Guide to bimodal IT

Bimodal IT – it’s one of the latest Gartner-oriented buzzwords that has found its way into the vernacular of developers worldwide. However, what does it actually mean and how can it be applied to your business?

In this guide to bimodal IT we will examine not only its definition but the key stages to making it work and the pitfalls to avoid.

So just what is bimodal IT?

Let’s turn to the Gartner glossary for a direct definition of bimodal IT. It states that it is the practise of managing two coherent modes of IT delivery that are entirely separate – one focuses on stability and the other on agility. Mode one should be traditional and sequential, with the emphasis on safety and accuracy; while mode two is non-linear and exploratory, focusing on agility and speed.

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The idea is that by bringing the two together you can create an effective “fast lane” for an organization that will reduce the time it takes to bring digital applications to the market.  It’s a balancing act between those mission critical systems and making innovative applications a reality – ones that can help deliver a digital transformation.

So how do you bring the two together?

The first step to implementing bimodal IT is to ensure your project truly requires it. Remember that rapid application projects are by nature unique and therefore they should not be controlled in the same manner as a traditional development project. This will usually mean that the tools and team used are different for each mode.

To decide if your project needs a bimodal approach think about if it has fluid requirements and if it is business-driven as opposed to being a maintenance effort led by IT. Think about if it needs quick delivery – for example if you’re looking to capitalize on an opportunity in the market or secure some kind of competitive advantage – as opposed to a project that can move slowly. Also it should not be a waterfall linear project – it should be one that allows for rapid change.

If you are sure a bimodal IT strategy is the right one for you, then think about what you will need to make it work. For example:

  • You may need to modernize tools: It’s vital to ensure you have the ability to create working prototypes and share them quickly with an environment that will allow you to publish apps seamlessly to the cloud.
  • Developer talent: The correct platform should allow a number of users with expertise to take part in the process – therefore increasing the depth pool of your developer talent.

How to implement bimodal IT

So how do you bring bimodal IT into reality? There are perhaps four key stages to making it work.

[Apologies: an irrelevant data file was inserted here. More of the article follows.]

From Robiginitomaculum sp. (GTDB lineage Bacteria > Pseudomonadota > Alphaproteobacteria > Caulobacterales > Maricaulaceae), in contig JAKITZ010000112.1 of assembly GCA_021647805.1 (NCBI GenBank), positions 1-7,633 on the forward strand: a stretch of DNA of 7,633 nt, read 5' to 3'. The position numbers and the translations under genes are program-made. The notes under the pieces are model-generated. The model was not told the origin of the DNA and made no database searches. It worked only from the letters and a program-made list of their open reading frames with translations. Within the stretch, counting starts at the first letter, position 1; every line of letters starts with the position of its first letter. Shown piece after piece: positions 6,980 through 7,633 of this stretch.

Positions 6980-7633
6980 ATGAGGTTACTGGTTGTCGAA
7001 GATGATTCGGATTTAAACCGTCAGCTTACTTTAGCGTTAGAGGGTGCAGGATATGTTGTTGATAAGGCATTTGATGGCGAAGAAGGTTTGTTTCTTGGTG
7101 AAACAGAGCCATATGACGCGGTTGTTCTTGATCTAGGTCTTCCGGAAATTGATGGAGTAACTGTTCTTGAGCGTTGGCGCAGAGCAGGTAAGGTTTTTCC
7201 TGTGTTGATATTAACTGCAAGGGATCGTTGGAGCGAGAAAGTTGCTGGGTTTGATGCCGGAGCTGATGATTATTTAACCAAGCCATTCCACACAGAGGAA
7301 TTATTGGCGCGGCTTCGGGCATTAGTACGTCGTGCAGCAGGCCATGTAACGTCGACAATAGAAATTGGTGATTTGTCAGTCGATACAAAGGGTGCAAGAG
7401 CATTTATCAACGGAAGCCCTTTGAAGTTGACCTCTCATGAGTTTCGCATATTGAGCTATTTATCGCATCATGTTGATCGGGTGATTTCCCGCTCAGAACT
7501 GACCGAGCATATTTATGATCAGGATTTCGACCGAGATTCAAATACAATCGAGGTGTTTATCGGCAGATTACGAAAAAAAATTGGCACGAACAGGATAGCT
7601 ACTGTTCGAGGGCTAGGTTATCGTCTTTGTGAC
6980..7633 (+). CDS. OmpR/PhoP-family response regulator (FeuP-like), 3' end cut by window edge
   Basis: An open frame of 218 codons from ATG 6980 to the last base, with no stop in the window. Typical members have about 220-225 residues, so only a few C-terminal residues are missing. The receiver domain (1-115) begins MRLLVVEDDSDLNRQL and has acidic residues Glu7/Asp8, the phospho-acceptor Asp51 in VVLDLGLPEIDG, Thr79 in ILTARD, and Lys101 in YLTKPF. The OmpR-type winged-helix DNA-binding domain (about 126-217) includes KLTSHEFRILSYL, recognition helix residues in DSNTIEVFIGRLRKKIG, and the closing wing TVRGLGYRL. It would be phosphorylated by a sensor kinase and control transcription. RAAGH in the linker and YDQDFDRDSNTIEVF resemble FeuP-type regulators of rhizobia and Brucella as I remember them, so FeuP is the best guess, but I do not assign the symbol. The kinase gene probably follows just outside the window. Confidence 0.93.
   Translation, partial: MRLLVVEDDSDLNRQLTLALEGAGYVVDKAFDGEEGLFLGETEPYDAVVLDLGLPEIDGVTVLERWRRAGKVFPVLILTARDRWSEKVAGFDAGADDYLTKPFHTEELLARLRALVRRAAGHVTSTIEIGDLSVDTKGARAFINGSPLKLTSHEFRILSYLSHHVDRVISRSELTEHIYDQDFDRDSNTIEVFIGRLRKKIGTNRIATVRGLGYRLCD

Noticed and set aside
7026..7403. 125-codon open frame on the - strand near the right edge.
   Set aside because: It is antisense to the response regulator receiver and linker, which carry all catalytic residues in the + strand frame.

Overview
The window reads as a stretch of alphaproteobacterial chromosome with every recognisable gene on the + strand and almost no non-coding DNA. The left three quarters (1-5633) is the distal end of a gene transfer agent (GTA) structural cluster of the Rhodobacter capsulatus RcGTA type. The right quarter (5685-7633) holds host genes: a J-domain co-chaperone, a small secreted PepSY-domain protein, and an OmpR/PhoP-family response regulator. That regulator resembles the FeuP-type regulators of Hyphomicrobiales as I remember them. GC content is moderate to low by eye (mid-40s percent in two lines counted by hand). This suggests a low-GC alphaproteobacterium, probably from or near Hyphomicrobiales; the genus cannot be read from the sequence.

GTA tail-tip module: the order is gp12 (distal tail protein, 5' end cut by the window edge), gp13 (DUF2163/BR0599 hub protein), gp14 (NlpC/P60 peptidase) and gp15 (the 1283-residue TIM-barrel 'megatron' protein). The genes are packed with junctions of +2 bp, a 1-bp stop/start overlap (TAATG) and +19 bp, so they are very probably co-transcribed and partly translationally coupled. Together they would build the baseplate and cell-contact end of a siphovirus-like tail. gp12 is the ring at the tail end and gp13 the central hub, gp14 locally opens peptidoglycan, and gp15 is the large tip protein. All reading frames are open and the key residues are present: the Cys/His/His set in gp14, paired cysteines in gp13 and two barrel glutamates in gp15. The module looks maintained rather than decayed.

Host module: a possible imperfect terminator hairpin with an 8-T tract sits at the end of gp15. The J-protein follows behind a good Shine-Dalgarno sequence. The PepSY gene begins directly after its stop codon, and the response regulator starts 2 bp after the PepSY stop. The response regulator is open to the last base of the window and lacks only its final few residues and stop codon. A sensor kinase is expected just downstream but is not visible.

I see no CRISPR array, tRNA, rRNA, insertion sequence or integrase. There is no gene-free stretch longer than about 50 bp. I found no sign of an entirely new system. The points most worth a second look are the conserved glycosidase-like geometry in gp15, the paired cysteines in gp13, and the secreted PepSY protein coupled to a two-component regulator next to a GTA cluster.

• Application portfolio: If bimodal IT is to work then you need to be able to identify the project ideas and put them into some sort of priority order. In addition, outline different stages of the project – such as research, pilot, etc. and make sure you have a clear budget and criteria guidelines for each stage.
  • Identify the right people: After the priorities have been outlined, think about the people who will be able to deliver. This should include creating a cross-functional team with business and tech savvy. Developers should be able to co-operate closely with users and bridge the gap from technical opportunities and business outcomes.
  • The right process: Many people believe that bimodal IT only requires a focus on agile development. In reality however, while this is crucial, you will also need to develop DevOp practices so that your project enjoys the deployment agility necessary for continuous releases based on feedback. In addition, these projects will need their own governance framework that outlines how the solution should operate and ensures these principles are embedded into continuous development.
  • The right platform: While cloud platforms often provide the speed and agility needed for bimodal IT projects, don’t forget that the platform should be suitable for the application’s landscape and deployment. Cloud is generally cost saving and speeds up the time to the market but be aware that it can be difficult to implement with some systems.

The bimodal IT mistakes to avoid

There are several misconceptions that are commonly made with bimodal IT implementation that you should try to avoid.

Firstly, remember that it impacts more than IT alone – it is about bringing business and IT together in order to introduce new concepts to the market. As such, the organisation needs to be actively involved every step of the way. It will also be necessary to have strong leadership in place that will focus on the mode two access of innovation to boost the chances of success.

Don’t confuse bimodal IT with agile. While iterative development is a key component there is much more to bimodal IT including DevOp practices as we outlined earlier.

In addition, remember to have dedicated teams for both modes one and two – with an individual who can create strong dialogue with the business. Both modes should be kept separate in terms of their reporting structures but they should not be isolated – in fact they should work together, especially to transfer and integrate mode two applications into mode one.

By avoiding these mistakes, bimodal IT can help your business integrate new digital innovations and stay ahead of the market.

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